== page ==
My Name Is Lucy Barton
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Laura Linney is solitary and confined in the stage adaptation of Elizabeth Strout's 2016 book.
Theater review by Adam Feldman
There is a profound isolation to the title character, played by Laura Linney, in the Broadway solo play My Name Is Lucy Barton. “In spite of my plenitude, I was lonely,” she confides to us. “Lonely was the first flavor I had tasted in my life, and it was always there, hidden inside the crevices of my mouth, reminding me.” Reflecting on her traumatically impoverished childhood in rural Illinois, she recalls being locked in a truck by her father, a PTSD-scarred veteran. Now, as she savors her first success as a writer in 1980s New York City, she is by herself again: hospitalized for nine weeks after complications from an appendectomy. (Her husband has a fear of visiting hospitals, but has arranged for her to have a room of her own.) Exactly what ails her is unclear even to her doctor. “I might have a blockage,” she says, and one gets the sense she is not just talking about her veins.
Some measure of emotional unblocking arrives in the unexpected form of her estranged and withholding mother, who visits her bedside for five days. This encounter forms the spine of the play, which has been faithfully adapted by Rona Munro from Elizabeth Strout’s 2016 novel. Lucy’s mother, who is pointedly not named, pours forth gossipy, judgmental stories about common acquaintances back home who have messed up their lives with infidelities and other failings. Lucy is grateful for the company—she identifies with the children in the sculpture of the cannibal Ugolino at the Metropolitan Museum, who offer themselves up to be devoured by their starving parent—but the most significant thing in their exchanges is what they don’t say.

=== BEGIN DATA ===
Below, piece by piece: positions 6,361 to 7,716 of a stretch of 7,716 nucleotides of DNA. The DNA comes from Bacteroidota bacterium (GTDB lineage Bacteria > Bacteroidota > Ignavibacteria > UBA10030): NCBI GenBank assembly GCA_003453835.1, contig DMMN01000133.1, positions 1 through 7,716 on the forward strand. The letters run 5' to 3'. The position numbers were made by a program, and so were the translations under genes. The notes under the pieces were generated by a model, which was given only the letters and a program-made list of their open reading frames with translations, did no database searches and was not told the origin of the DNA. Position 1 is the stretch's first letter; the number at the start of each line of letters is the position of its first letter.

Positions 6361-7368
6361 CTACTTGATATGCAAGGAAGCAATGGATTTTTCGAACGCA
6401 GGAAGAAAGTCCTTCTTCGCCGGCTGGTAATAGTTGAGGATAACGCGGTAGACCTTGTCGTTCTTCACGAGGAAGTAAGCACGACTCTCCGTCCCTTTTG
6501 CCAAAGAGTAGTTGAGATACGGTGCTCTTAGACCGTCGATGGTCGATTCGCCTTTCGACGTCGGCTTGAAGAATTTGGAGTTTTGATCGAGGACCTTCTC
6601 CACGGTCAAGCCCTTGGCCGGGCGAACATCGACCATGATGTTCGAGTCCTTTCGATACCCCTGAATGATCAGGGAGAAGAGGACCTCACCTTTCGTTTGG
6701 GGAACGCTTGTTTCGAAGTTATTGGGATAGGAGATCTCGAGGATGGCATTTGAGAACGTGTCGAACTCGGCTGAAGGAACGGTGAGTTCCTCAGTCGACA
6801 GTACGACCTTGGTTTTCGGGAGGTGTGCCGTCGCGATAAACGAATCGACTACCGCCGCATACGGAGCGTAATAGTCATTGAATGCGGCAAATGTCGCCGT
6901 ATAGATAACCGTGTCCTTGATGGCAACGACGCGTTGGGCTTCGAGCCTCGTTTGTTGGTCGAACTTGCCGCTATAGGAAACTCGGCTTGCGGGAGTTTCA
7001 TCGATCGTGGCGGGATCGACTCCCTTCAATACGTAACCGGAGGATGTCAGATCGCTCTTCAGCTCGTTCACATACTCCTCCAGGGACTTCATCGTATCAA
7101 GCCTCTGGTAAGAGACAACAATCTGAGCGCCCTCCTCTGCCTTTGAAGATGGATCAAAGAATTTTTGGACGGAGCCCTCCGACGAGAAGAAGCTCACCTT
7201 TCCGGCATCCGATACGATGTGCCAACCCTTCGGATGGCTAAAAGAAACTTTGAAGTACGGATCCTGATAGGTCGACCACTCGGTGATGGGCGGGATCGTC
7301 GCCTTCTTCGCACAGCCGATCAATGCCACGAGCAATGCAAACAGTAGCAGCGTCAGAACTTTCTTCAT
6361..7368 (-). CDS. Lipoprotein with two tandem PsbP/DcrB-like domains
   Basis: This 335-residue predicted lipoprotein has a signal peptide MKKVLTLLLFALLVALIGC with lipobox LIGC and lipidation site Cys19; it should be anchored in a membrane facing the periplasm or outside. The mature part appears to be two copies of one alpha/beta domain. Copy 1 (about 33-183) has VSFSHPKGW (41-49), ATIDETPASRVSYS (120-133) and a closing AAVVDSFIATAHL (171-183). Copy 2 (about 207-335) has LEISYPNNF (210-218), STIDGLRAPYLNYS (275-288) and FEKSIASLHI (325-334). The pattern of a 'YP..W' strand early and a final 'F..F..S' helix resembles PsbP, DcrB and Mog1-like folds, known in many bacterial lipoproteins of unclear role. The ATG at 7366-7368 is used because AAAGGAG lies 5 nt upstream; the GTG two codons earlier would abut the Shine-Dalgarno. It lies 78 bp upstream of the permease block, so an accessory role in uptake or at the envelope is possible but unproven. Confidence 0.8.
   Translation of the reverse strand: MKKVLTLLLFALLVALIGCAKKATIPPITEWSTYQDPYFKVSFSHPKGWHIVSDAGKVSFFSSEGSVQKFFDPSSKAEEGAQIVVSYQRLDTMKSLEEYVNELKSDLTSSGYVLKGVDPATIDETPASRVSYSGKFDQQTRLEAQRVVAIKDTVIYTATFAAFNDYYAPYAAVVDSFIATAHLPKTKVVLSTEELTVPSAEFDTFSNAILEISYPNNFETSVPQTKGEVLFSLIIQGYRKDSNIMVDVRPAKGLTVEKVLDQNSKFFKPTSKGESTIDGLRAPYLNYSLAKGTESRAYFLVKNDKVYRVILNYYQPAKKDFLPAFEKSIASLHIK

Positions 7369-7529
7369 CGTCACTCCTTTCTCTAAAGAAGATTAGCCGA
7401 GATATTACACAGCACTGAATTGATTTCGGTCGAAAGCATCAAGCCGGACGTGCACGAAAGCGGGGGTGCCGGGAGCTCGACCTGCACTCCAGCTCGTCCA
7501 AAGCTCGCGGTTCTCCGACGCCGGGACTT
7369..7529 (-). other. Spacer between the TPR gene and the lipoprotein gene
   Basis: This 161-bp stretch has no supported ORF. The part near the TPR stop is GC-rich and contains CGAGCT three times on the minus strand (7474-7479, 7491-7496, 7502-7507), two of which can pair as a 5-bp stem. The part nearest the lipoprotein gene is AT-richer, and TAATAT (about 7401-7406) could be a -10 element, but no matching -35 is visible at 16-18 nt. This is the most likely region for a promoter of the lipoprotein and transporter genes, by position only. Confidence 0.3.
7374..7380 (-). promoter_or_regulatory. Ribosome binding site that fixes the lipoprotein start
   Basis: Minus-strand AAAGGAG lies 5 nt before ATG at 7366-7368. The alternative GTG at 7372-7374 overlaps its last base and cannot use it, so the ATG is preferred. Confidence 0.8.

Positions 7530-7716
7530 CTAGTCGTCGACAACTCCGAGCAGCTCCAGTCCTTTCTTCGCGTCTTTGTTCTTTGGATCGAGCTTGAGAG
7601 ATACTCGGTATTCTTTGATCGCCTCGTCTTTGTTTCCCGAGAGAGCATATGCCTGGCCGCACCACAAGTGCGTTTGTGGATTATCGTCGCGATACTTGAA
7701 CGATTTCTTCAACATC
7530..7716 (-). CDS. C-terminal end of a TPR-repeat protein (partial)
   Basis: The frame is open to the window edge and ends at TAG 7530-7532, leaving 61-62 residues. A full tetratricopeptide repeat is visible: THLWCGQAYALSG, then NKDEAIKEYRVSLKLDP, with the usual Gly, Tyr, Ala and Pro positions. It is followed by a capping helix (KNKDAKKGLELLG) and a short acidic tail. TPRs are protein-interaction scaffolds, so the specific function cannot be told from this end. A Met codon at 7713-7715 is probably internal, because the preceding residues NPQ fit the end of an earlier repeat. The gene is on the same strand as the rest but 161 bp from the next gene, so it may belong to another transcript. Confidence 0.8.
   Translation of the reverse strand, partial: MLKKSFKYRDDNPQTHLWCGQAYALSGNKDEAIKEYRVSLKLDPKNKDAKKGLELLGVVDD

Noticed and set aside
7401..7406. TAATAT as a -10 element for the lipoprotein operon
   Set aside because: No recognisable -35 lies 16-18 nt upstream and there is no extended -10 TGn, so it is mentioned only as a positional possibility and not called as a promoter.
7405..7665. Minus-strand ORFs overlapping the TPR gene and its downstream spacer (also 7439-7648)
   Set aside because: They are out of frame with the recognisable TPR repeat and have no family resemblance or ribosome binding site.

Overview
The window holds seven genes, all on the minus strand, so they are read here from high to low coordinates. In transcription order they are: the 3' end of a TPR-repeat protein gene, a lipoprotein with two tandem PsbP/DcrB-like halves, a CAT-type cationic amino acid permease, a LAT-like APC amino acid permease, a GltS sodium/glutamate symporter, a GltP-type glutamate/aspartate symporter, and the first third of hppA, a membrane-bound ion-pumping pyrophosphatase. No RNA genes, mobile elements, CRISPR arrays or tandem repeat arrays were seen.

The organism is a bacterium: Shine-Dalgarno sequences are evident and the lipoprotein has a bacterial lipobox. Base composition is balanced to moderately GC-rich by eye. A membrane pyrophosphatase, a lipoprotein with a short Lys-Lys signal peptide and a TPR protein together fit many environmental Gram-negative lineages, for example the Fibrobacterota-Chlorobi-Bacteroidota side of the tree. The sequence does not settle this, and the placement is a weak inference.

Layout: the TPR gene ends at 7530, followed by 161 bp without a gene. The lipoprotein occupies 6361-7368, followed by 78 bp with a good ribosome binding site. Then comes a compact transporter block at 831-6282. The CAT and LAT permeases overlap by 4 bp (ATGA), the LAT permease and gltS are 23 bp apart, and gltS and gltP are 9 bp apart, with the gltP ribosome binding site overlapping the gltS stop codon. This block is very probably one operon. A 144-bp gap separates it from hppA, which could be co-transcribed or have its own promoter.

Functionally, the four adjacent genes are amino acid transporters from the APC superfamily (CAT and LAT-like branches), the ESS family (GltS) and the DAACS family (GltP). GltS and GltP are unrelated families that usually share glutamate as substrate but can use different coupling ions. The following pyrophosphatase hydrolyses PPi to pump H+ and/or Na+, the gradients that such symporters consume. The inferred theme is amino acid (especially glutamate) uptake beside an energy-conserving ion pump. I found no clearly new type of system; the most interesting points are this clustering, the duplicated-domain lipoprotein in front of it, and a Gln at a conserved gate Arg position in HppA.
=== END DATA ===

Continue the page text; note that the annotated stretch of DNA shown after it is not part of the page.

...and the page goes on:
Linney comes most alive when she’s inhabiting Lucy’s mother, pushing her voice into a nasal Midwestern bark and delivering juicy storytelling monologues. It’s when she is narrating as Lucy that the play runs into trouble. Writing and reading are solitary events; public performance is not, and the literary qualities of the text, though often lovely, prove an obstacle: The very fine Linney works hard to suggest an interior struggle behind the smooth, polished reticence of the words—at several points, she verges on tears—yet it is hard to shake the sense that Lucy is writing for us, not speaking to us. My Name Is Lucy Barton is being produced in association with Penguin Random House Audio, which will release a recording of it early next month. That might be the show’s ideal form. In the 650-seat Friedman Theatre, it feels neither like a novel nor quite like a fully realized play. What it feels like is a live performance of an audiobook.
Samuel J. Friedman Theatre (Broadway). By Rona Munro. Directed by Richard Eyre. With Laura Linney. Running time: 1hr 30mins. No intermission.